Prison guards at Agadi prison in Ibadan, in the southwestern state of Oyo, beat a journalist unconscious on 11 September as he tried to cover the aftermath of a riot. Tope Abiola, deputy editor of private daily Nigeria Tribune, went to the prison the day after the riot, which killed an estimated 40 inmates. He was photographing and counting bodies as they were removed from the prison when police and guards set on him and beat him until he lost consciousness. Other journalists who tried to intervene were also beaten.
Journalists were once again attacked in Oyo during the 11 September inauguration of a new road near Ibadan by the state governor. After the ceremony, political activists blocked the road, demanding money from the governor. They then turned on others there, including journalists. Although none were seriously injured, Gbenga Abegunde of private Daily Independent was pelted in the chest by several stones and an AIT vehicle was destroyed.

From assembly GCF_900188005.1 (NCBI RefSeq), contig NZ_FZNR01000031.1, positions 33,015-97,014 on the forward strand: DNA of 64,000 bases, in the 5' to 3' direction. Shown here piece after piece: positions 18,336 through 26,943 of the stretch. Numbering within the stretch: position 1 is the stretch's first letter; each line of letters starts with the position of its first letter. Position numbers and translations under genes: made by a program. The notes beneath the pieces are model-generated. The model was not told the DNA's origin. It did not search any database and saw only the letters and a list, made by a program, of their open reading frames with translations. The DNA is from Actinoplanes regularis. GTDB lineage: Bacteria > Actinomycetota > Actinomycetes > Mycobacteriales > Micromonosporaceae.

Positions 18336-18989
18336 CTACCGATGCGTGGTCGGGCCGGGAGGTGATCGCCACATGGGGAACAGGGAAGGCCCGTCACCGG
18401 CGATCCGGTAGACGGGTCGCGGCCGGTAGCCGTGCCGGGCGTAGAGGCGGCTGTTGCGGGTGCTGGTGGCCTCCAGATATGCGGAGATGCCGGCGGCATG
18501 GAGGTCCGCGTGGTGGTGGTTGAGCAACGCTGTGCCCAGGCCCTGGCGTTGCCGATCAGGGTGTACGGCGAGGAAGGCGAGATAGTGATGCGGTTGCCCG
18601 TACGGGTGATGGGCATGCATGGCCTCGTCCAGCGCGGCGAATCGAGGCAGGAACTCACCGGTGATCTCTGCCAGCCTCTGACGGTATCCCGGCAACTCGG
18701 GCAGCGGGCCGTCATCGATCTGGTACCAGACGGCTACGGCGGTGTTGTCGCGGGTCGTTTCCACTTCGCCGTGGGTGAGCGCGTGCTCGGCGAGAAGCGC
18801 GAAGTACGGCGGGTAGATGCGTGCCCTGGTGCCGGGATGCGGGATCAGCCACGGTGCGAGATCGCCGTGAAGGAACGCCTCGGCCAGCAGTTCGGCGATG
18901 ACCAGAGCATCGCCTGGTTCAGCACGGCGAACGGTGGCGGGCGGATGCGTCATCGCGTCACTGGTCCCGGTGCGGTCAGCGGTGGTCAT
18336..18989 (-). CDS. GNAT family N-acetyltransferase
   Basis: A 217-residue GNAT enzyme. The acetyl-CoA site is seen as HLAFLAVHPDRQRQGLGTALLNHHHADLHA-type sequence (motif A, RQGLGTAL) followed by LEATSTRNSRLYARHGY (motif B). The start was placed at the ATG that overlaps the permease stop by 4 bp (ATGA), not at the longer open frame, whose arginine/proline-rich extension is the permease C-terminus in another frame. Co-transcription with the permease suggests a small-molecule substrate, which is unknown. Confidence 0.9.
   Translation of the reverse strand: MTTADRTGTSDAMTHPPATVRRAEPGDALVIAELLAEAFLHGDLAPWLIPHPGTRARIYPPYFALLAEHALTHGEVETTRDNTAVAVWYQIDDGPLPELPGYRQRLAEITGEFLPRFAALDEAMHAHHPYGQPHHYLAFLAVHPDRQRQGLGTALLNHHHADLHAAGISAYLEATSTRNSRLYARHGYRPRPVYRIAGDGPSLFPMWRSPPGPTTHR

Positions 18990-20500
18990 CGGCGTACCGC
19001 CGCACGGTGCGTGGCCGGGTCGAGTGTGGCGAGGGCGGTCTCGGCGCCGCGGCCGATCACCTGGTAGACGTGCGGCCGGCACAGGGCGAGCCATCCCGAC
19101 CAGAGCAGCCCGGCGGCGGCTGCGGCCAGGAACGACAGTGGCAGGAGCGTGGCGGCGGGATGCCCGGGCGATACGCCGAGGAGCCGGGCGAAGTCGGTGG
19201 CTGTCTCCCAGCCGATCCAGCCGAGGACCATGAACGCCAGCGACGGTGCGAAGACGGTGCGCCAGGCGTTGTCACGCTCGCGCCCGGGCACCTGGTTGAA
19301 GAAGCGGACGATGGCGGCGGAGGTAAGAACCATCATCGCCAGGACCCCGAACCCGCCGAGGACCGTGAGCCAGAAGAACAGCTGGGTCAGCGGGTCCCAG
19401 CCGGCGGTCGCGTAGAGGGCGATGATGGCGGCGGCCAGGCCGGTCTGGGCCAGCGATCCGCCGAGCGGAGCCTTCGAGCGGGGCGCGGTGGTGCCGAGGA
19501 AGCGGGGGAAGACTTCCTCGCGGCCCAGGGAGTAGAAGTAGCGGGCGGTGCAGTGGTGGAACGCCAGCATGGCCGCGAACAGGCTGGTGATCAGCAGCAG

"Nigerian journalists are often subjected to violence on the least pretext, without anyone ever being punished," stated RSF. "We call on the government to put an end to this impunity by ordering investigations that result in those being identified and punished, regardless of whether they are political party activists or police officers."